November 12, 1918

Suddenly in the hour of victory the President has changed his mind as to where the Peace Conference should be held. He had hitherto openly, indeed even boisterously, favored Lausanne, Geneva, any place in Switzerland. But now he vetoes all these places and plunges for Paris. "In Switzerland," he cables, "the Conference would be saturated by every poisonous element and very accessible to hostile influences." House is amazed and not a little disappointed. He was against Paris as the meeting place; but as to the other cities, he was without a favorite.

With characteristic energy the Colonel sets about carrying out the President s plan, however unwise he may think it. For the last twenty-four hours he has so harassed Northcliffe- -the great editor and British propaganda chief who is over here hoping (against hope, I fear) that Lloyd George will make him one of the delegates that he has abandoned his own personal plan of having the conference meet in Belgium ("Make 'em crawl on their knees to where they disgraced themselves and our civilization," was his slogan) and has submitted to House for his approval an editorial to appear in the London Times which says roundly: "It would be egregious folly to have the Conference convene anywhere but in Paris." The Colonel has a way with the press lords!

Now that the Germans are beaten and the great host that was so formidable ten weeks ago is disintegrating, with many units of the "ever-victorious army" sneaking over the frontiers into Holland, the light-hearted Parisians are saying, "It was easy; no army can stand up to ours." There are some who quite openly seek to minimize the recent achievements of the Allies and above all of the Tiger. They have quite forgotten the dark days when they said, "What is the matter with the Allied armies? After all, the Tiger is not a worker of miracles."

Now that the danger is gone it is forgotten. No one recalls the twenty-eighth of May when the French lost the Chemin des Dames and Paris was again in grave danger. Even the memory of July 15 is effaced, when the Germans advanced on Rheims, crossed the Marne, and Paris was menaced for the third and last time, and no one knew it was to be the last time.

In military history there is no such striking reversal of fortune, and so I suppose it is natural that soldiers and civilians alike fail to comprehend it. How did it happen? The Germans lost men and the reserves were few; and they had lost guns, and replacements were not in sight. But what they had lost, and what in my judgment explains their disaster, is the fact they had lost their morale. Fed upon lies for four years, this "cannon fodder" at long last saw how they had been deceived and caved in by regiments, brigades, and divisions. Only to hold their way of escape and the road home they fought desperately on the Sedan front. The dream of conquest had given way to heimweh.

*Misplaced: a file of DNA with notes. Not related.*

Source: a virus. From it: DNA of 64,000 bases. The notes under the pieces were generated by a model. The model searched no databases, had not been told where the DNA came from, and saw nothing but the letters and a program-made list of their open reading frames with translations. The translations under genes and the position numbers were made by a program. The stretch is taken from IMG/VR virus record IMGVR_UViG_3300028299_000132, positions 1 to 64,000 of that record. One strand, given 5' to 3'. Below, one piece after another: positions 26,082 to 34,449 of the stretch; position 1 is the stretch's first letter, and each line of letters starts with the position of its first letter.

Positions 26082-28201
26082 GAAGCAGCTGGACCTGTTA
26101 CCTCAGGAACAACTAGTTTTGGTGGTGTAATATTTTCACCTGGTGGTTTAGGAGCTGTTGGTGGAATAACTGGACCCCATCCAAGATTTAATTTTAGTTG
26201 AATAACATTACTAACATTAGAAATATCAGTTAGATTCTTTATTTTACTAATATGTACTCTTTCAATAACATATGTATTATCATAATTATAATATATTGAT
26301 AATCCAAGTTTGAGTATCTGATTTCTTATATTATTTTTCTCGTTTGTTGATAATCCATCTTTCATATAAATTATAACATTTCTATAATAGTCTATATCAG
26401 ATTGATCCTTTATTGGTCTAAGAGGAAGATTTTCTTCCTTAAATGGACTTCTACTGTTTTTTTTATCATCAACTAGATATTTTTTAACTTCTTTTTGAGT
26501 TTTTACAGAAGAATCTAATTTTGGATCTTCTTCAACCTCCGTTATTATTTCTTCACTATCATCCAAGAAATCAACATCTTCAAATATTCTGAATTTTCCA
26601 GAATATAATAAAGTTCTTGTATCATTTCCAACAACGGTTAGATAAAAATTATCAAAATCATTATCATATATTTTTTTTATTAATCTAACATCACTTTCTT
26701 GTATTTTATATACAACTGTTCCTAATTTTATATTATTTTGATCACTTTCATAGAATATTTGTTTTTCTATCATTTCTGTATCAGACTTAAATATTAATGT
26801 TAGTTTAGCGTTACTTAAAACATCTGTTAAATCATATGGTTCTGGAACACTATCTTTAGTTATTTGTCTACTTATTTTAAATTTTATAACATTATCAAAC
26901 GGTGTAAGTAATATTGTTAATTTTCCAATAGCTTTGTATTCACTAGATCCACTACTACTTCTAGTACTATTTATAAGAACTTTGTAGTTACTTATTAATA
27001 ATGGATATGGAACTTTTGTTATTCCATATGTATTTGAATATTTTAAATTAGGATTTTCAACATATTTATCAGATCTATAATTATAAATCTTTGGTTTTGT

Today, after a long eclipse through the days of imperial expansion and overseas adventures, I am hearing again the words that foreshadowed a new era which I so often listened to a generation ago in London as they fell from the lips of Kropotkin, the battle-scarred Russian prince, the descendant of Rurik whom the parvenu Romanoffs had driven into exile. I heard them cheered to the echo in the saloons of London s East End and in the meeting place in Hammersmith where the poet William Morris presided over gatherings of exiles from all over Europe and Asia. "All history must be rewritten," Kropotkin would say; "rewritten from the point of view of the people."

Well, here they are, gathered together not only from Dan and Beersheba but from the more spacious if more troubled world of our day. But alas, divergent views are very vocal, and it is quite apparent that the making of history is a difficult task whether undertaken by the philosophers in their closets or by the orators in the market places.